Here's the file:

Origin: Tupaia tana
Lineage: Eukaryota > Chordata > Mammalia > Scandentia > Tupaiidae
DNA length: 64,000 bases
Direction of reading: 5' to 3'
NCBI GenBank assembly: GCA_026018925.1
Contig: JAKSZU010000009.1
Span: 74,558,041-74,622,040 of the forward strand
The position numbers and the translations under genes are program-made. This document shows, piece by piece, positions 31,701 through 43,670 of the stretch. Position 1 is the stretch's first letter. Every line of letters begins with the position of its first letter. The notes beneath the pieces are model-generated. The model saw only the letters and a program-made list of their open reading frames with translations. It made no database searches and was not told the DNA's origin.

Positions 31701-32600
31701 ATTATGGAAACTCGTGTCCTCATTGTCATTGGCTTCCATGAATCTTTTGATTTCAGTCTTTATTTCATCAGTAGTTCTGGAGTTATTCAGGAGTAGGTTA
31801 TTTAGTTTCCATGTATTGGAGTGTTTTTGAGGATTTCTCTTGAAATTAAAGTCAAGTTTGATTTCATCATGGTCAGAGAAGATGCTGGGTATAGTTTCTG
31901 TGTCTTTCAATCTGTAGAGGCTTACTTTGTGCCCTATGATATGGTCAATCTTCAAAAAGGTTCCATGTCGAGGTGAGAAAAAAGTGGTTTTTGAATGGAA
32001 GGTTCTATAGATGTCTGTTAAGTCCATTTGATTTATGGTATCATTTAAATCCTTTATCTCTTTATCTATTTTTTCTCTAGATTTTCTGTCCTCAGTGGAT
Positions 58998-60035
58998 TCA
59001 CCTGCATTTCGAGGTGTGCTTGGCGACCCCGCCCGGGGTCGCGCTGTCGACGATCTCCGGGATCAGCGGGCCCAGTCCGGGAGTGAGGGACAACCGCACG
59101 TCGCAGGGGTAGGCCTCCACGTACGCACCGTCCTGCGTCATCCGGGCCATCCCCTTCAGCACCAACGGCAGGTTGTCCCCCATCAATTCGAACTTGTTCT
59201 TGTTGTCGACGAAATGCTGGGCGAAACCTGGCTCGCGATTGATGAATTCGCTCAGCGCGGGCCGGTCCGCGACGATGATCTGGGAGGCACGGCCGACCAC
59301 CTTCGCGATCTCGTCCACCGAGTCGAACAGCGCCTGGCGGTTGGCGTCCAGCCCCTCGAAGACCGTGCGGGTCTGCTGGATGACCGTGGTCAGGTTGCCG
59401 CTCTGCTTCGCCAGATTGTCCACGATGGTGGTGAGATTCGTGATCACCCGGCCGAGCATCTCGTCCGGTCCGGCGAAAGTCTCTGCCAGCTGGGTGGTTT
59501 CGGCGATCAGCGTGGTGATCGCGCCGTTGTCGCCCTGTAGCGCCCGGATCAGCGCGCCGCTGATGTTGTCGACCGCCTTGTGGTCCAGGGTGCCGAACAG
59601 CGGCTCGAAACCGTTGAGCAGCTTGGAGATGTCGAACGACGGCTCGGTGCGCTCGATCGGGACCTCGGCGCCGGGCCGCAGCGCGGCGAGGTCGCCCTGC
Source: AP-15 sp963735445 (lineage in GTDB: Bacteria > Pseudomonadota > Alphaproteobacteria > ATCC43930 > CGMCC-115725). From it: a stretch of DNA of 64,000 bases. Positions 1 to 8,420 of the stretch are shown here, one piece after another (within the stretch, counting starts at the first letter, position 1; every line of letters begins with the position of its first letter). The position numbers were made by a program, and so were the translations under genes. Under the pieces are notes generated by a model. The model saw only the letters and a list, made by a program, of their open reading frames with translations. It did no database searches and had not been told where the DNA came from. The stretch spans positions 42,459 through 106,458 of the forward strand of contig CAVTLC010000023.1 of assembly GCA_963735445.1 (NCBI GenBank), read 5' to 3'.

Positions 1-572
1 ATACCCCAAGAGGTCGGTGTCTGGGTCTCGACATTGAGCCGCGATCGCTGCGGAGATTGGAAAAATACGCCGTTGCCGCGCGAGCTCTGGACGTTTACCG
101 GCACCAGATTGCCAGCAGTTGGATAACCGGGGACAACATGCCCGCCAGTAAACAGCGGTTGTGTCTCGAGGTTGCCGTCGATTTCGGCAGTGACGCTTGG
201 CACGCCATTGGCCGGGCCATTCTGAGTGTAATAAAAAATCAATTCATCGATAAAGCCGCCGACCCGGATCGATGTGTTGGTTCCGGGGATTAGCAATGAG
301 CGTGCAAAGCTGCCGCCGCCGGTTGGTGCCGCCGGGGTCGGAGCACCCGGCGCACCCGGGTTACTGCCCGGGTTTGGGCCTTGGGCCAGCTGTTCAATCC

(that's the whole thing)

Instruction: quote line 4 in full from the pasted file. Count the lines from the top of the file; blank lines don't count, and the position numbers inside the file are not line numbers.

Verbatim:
Direction of reading: 5' to 3'